1. Breeding distributions of 11 woodpecker species in the 98 Japanese Islands and neighboring islands were analysed from the ecological viewpoint. 2. The number of breeding species tends to be larger in larger islands. 3. Among the five species which breed both in the mainland and outlying islands, the occurrence in the outlying islands differs in relation to the size and remoteness of islands. 4. The two species coexisting in an outlying small island are those which are markedly dissimilar in their body sizes and ecology. The body size ratios of larger to smaller species are more than 1.4, 1.8, 3.4 in the wing length, culmen length and body weight, respectively. 5. The nonexistent combinations such as D. leucotos/D. major, P. awokera/D. leucotos or P. awokera/D. major are considered to be prevented from occurring by the ecological incompatibility between the two species, not by the absence of a chance to meet each other. 6. Triplet-type combinations are also those which are effective in reducing the competition to a minimum in an island.
Stomach contents from a total of 439 Short-tailed Shearwaters taken at 94 stations in the Okhotsk Sea, North Pacific Ocean and Bering Sea during the summer, 1970-1978, were examined in order to determine the food and feeding habits of this seabird. The diet for Short-tailed Shearwaters varied according to sea area. Overall it consisted mainly of small-sized organisms such as larval and juvenile fish and squid, euphausiids, amphipods, copepods, shrimp, and Thecosomata, all of which are usually abundant in the surface layer of the pelagic environment. The occurrence of the herbivorous copepod, Calanus cristatus (Copepodite V stage), in some stomach samples suggests that the Short-tailed Shearwater sometimes also depends upon zooplankton of lower trophic levels. Based on the results of this study the feeding biotope of the Short-tailed Shearwater, when wintering in the Subarctic Pacific Region, demonstrates high adaptability in prey and pelagic environment. These features enable this species to attain an immense population size in the Northern Hemisphere.
The range of the Bridled Tern Sterna anaethetus is widespread throughout in the tropic and subtropic regions of the Pacific, Indian and Atlantic Oceans and, however, the species was regarded as a rare straggler in Japan. We discovered the breeding of the Bridled Tern on Nakanokami-shima, Sakishima Archipelago southernmost district of Japan during our stay for ringing sea-birds from 28 to 30 June 1980. Nakanokamishima, another common vernacular name Uganjima, is situated at 24°11'N, 123°34'E, 15km SW of Iriomote-jima and small (length c. 1800m, width c. 300m, alt. 102m) uninhabited island. Here is one of famous sea-birds islands of Japan, yet the conservation is so poor that the sea-birds colonies are often destroyed by Formosan who steal the eggs for food. The breedings of Calonectris leucomelas, Sula leucogaster, Sula sula, Sterna fuscata and Anous stolidus have been known here. We observed the Bridled Terns at three areas, A, B and C, of the island (Fig. 1) and it seemed that all of them were breeding. The areas A and B were near the shore-line, and large rocks fallen from steep slope heaped up all over there. We could count about 60 pairs of the Bridled Terns at the area A (c. 30 × 100msq.), and only the species were breeding in the colony. In the area B, about half of the area A, the Bridled and Sooty Terns were settled, and a number of the Bridled Terns were about 20 pairs. The area C was rocky place near west end of narrow ridge of the island, and several pairs were breeding. We searched the breeding status of the Bridled Tern a little intensively in the colony of area A. All ten clutches found there contained one egg, like in other foreign colonies. Their eggs were laid on either inner floor or open flat surface of the rocks more or less covered with large rocks (Photographs 1 and 2 of Plate 6). As described by Warham (1958), the Bridled Tern colonies on Nakanokami-shima were much smaller than those of the Sooty Tern, and most of the Bridled Terns were incubating while all of the Sooty Terns were taking care of their chicks. Two species of Sterna and one Anous breeding on the island were apparently segregated from their nest-sites. The Sooty Tern was most numerous and some thousands of pairs bred. Most of them made a colony on the plateau of short grass on the center of the island. On the other hand, the Bridled Tern selected such rocky place as mentioned above. The Common Noddy Anous stolidus settled on the ledge. Analizing other data after this discovery, it became known to us that probably the Bridled Tern had bred Nakanokami-shima and Hamano-shima, 5km NW of Taketomi-jima, few years ago, and that the species might be breeding on Hude-Rock, 12km NE of Seto-zaki, Miyako-jima.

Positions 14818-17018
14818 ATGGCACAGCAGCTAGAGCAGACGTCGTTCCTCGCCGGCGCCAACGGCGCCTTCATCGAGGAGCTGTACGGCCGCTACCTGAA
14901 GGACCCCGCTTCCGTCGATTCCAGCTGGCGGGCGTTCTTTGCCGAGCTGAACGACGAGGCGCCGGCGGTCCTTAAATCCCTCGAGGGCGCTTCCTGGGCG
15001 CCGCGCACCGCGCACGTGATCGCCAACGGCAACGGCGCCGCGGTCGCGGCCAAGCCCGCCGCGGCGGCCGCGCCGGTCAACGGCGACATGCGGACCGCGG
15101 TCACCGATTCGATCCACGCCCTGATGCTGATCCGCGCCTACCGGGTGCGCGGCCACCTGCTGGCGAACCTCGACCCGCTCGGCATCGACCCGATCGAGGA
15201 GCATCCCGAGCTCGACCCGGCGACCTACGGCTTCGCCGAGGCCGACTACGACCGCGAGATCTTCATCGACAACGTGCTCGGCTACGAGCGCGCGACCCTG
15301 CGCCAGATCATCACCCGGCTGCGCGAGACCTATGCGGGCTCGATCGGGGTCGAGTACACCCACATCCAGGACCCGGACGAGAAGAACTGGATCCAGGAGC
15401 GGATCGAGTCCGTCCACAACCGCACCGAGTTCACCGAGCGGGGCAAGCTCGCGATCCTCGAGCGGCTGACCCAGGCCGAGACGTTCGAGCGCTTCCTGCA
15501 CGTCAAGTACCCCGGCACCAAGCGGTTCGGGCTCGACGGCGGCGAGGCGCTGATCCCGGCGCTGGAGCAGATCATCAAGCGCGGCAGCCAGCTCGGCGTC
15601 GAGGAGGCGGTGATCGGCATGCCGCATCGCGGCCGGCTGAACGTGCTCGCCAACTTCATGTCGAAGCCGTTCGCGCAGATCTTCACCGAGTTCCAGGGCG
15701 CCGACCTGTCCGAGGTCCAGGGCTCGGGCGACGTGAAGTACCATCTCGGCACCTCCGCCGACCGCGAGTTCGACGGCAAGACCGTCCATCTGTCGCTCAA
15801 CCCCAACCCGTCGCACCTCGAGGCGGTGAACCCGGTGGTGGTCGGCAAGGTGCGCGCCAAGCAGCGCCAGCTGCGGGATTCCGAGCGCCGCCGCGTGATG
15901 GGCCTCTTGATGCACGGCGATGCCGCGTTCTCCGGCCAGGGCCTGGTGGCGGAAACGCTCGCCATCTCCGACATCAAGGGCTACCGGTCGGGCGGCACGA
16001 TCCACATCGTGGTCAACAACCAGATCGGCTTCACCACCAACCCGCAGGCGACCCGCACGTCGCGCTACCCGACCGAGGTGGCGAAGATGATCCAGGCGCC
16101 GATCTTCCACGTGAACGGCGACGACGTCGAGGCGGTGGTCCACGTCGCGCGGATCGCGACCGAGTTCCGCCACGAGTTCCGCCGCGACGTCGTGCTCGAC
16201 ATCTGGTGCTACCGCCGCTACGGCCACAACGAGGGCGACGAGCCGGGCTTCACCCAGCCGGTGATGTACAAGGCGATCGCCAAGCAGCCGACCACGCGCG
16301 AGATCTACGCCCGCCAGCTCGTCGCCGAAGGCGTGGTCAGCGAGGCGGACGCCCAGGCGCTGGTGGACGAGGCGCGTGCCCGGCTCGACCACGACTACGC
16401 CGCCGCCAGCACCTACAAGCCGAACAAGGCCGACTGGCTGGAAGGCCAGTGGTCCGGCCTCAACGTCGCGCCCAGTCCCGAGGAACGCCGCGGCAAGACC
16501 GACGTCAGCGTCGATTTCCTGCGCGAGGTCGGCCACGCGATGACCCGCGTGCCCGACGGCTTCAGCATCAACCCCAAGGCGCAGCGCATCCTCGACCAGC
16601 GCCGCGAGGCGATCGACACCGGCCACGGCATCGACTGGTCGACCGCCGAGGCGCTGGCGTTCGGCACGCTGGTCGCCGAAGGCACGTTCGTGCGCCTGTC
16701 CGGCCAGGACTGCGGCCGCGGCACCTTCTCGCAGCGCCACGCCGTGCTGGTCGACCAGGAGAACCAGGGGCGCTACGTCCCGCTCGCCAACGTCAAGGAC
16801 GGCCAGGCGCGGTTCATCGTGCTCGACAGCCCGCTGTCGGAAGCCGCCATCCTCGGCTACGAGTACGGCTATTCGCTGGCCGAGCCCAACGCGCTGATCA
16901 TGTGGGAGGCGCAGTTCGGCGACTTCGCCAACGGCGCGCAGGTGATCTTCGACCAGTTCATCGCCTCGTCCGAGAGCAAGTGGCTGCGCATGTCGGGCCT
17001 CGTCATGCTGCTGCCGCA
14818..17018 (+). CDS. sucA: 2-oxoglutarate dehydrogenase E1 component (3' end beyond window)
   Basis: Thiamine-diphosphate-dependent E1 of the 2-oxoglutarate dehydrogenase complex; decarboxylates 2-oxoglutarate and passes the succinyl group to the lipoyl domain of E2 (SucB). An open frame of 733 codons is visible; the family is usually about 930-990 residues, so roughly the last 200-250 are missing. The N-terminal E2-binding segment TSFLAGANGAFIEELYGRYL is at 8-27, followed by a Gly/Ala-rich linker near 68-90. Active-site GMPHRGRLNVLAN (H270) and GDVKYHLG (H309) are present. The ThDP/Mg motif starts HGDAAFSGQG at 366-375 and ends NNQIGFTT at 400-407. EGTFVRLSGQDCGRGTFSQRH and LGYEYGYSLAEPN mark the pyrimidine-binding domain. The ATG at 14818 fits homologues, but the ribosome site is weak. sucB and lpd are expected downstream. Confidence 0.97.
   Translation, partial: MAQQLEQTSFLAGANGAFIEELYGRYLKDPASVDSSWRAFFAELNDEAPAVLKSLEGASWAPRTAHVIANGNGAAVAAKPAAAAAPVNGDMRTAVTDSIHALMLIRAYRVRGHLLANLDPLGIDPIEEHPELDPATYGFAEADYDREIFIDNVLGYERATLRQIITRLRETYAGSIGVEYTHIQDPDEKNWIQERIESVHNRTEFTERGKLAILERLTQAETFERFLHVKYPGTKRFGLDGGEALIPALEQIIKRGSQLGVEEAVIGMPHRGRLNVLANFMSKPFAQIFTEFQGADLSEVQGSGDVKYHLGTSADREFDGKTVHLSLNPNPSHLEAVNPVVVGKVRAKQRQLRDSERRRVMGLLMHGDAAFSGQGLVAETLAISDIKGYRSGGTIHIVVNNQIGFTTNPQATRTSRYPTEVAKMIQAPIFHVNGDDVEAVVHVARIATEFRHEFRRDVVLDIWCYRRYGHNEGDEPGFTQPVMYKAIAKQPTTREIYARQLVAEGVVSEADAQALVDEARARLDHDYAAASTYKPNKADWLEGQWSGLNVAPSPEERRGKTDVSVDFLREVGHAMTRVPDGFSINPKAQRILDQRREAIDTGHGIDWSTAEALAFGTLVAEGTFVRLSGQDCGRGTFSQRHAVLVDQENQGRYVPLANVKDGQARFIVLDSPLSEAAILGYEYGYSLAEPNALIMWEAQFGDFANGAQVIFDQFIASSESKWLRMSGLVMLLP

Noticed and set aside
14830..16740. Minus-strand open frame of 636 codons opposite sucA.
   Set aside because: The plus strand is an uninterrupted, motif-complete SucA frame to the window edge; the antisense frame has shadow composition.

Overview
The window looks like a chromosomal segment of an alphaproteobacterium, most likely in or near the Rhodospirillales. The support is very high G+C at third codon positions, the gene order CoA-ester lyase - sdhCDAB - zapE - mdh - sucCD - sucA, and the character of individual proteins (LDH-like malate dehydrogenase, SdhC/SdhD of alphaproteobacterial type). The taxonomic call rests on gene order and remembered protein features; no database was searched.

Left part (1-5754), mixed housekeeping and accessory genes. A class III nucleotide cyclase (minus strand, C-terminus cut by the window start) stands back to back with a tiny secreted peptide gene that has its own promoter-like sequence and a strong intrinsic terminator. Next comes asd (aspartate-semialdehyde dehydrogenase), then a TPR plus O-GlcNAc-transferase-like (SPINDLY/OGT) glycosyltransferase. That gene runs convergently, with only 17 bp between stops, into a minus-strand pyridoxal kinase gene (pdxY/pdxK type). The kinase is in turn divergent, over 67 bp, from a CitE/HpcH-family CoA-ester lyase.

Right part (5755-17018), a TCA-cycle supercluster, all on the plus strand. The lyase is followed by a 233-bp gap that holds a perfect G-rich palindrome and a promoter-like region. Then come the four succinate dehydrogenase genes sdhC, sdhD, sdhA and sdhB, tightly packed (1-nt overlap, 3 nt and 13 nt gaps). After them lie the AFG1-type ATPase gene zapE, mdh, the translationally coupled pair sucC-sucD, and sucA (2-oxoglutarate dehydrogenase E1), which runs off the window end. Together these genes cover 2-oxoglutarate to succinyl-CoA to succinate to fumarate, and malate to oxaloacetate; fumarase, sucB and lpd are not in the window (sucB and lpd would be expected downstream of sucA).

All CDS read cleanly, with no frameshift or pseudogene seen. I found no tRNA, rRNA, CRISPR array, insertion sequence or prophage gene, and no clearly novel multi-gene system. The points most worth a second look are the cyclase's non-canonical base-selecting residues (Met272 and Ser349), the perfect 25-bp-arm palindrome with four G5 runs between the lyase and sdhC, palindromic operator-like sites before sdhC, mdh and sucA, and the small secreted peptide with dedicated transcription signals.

Dr. Nagamichi Kuroda died on 16th April 1978. He was known as a bird skin collector before the World War II. Unfortunately, nearly all of his collection (about 13, 000 skins) was destroyed by the war in 1945. After the war, he collected bird skins again. New Kuroda Collection was donated to the Yamashina Institute for Ornithology by Mrs. Shigeko Kuroda in 1980. This new Kuroda Collection includes 848 skins (468 non-passerines and 380 passerines) and 2 specimens of Tadorna cristata (_??_ & _??_). This report is a list of type specimens and non-passerines of new Kuroda Collection.
A breakage of a new telephone pole located in Irihirose-mura in Kitauonuma-gun in Niigata Prefecture occurred on September 30, 1980. The cause of this breakage has been investigated: on the new telephone pole approximately 7 meters above the ground, a nesting hole whose caliber is 8cm was bored, and feathers of Green Woodpeckers and hair of racoon dog and of rabbit were found inside the nesting hole. Consequently, it made clear that the new telephone pole breakage was due to the Green Woodpeckers' behaviour.